My statement here are the results of prior boots-on-the-ground experiences during Superstorm Sandy in 2012. I was deployed to area on the east coast; Jersey Shore, NJ and South Hamptons, NY. Arriving in Pittsburgh, PA for two days of orientation, holding up in my room overlooking the twin rivers as Sandy pounded the east coast. Claims hit my queue. I was ready to journey across the winter wonderland of the Allegheny Mountains to a small town where lodging and gas was plentiful. It was about a 45-minute drive on a good day to the Jersey Shores area.
While in Jersey I worked the area where you walk out of buildings and fall into the Atlantic. My assignments were all commercial claims.
Arriving at the auto repair shop (VE zone) at the scheduled appointed time, I met the insured who quickly introduced his public adjuster. We exchanged pleasantries and reviewed the information on the dec page of his policy. I requested time to complete my investigation which included photos, sketch and scrupulous notes related to the causes of loss.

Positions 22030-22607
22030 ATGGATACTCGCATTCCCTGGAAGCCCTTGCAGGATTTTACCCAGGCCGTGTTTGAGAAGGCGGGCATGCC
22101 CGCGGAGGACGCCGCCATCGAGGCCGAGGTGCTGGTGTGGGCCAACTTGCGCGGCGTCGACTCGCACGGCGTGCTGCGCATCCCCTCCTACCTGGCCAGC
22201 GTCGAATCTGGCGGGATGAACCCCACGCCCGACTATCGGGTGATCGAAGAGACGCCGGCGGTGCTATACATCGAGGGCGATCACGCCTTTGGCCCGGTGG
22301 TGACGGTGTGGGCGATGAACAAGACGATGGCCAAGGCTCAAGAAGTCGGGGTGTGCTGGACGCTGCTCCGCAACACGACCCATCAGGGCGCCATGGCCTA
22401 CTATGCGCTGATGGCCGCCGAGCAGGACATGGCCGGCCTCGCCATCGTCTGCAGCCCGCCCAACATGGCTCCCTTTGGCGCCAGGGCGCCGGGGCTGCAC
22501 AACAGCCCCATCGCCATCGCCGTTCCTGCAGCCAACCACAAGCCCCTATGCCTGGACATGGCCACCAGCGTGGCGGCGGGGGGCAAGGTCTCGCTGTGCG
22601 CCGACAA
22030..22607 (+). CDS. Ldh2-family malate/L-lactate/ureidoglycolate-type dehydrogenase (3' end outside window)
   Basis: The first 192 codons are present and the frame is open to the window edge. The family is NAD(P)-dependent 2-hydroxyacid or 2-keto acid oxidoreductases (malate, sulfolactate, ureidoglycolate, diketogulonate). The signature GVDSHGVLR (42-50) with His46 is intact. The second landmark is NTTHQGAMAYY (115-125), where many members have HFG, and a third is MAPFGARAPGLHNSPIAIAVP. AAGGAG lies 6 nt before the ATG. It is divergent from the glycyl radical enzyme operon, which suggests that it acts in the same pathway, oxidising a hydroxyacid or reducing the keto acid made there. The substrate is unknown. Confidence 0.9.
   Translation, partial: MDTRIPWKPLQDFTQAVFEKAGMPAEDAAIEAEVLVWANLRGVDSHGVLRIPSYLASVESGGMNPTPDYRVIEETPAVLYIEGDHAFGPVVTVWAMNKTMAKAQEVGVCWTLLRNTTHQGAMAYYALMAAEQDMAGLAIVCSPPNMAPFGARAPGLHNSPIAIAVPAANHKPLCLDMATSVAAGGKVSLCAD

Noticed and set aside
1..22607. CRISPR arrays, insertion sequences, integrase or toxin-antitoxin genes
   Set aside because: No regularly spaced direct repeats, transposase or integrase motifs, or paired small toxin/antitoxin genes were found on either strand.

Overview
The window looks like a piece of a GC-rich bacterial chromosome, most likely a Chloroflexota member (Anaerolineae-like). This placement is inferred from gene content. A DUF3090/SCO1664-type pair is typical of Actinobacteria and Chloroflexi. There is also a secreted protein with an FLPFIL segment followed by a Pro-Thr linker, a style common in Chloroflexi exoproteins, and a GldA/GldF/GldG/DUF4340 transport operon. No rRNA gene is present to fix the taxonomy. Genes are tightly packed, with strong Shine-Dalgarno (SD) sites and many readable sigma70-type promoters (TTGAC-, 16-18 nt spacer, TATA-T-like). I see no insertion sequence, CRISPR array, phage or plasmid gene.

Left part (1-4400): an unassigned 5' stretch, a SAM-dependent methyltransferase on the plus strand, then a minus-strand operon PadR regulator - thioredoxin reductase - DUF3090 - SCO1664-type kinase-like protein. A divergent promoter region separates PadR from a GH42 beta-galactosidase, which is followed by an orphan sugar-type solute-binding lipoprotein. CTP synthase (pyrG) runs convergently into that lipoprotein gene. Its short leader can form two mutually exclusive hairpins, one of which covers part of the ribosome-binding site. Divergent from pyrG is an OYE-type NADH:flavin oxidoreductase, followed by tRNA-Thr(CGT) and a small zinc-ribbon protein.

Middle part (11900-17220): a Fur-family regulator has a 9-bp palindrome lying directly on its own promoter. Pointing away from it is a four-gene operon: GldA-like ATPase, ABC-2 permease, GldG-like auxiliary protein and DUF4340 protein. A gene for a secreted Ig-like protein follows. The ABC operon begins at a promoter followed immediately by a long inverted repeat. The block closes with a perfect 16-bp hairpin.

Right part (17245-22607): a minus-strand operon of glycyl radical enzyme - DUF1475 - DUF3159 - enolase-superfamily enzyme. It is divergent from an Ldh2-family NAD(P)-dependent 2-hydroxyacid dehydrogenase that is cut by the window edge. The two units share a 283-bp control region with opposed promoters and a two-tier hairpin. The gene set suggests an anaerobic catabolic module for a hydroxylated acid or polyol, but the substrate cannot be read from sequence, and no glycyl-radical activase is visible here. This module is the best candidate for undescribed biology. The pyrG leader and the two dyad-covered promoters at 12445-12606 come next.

It was a single-story CMU building with a gable roof. The front elevation of the gable end building faced the oceanside, had one 8′ x 9′ metal overhead door and a sliding window to the left. On the right elevation, there was a full view glass entry door were customers would enter. Flanking the entry door were two additional 8′ x 9′ overhead doors. The exterior of the building was a bright yellow prior to the storm. Now it looked like the pureed squash soup I had for lunch two days ago. The architectural shingles that once were fastened to the sheathing are now plastered to the neighbors building directly behind and beyond. The roof sheathing was secured except the sheets at the far end of the building; they were lifted and one missing. Business personal property was displaced; some in the attic, some in the parking lot and some, well who knows.